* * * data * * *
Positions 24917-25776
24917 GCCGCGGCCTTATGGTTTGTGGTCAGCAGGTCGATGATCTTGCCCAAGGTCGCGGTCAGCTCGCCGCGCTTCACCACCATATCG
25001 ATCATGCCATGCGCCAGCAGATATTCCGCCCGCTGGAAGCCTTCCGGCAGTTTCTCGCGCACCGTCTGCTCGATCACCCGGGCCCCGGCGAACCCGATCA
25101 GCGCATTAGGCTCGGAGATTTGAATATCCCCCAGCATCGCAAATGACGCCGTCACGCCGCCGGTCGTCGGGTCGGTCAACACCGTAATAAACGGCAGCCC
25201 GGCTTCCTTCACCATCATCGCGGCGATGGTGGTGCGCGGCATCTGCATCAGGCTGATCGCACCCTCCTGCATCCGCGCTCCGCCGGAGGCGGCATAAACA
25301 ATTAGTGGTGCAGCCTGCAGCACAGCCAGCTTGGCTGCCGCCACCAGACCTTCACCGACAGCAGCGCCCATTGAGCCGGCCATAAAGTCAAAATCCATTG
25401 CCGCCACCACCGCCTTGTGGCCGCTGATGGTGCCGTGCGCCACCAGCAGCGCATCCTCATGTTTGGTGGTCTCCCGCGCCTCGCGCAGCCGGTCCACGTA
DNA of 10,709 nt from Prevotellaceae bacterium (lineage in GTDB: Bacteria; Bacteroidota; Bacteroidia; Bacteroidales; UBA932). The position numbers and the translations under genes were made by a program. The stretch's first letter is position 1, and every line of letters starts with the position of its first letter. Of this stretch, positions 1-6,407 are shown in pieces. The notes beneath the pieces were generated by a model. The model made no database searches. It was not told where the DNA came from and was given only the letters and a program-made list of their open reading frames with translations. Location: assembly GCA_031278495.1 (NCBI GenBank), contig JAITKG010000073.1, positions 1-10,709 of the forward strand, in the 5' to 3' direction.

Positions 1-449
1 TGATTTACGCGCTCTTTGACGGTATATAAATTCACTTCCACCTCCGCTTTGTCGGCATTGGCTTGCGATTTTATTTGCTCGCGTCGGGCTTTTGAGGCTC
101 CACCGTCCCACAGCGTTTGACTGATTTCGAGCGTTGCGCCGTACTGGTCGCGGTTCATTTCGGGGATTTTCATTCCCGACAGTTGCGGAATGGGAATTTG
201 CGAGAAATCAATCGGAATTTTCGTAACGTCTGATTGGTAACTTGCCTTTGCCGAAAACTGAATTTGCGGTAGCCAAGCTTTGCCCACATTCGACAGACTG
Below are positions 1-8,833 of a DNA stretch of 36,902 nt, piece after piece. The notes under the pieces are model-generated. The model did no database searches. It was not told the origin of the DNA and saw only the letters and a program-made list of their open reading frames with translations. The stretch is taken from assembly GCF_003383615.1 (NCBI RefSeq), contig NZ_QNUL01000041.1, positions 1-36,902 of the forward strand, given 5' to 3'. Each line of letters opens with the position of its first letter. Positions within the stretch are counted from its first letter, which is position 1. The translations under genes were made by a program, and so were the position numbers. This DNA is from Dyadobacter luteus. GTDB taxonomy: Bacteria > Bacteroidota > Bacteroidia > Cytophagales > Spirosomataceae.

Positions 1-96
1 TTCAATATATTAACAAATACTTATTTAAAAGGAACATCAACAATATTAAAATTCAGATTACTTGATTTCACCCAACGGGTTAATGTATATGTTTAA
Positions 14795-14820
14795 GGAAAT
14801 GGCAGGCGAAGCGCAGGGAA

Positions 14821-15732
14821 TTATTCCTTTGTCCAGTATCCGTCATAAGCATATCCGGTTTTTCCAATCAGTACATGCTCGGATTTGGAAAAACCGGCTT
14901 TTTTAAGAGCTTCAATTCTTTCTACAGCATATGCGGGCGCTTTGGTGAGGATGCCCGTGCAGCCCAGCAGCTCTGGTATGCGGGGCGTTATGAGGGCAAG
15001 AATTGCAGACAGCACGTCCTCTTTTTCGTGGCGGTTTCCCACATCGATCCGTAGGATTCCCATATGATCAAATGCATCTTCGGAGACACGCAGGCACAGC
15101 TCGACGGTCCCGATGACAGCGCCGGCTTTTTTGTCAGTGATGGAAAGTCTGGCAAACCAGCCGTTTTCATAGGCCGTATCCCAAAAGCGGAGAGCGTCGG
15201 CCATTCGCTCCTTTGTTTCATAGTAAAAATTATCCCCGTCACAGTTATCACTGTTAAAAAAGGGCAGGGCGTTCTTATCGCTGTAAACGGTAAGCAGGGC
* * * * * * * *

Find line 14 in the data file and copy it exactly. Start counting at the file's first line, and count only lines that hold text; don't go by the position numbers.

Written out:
Positions 1-96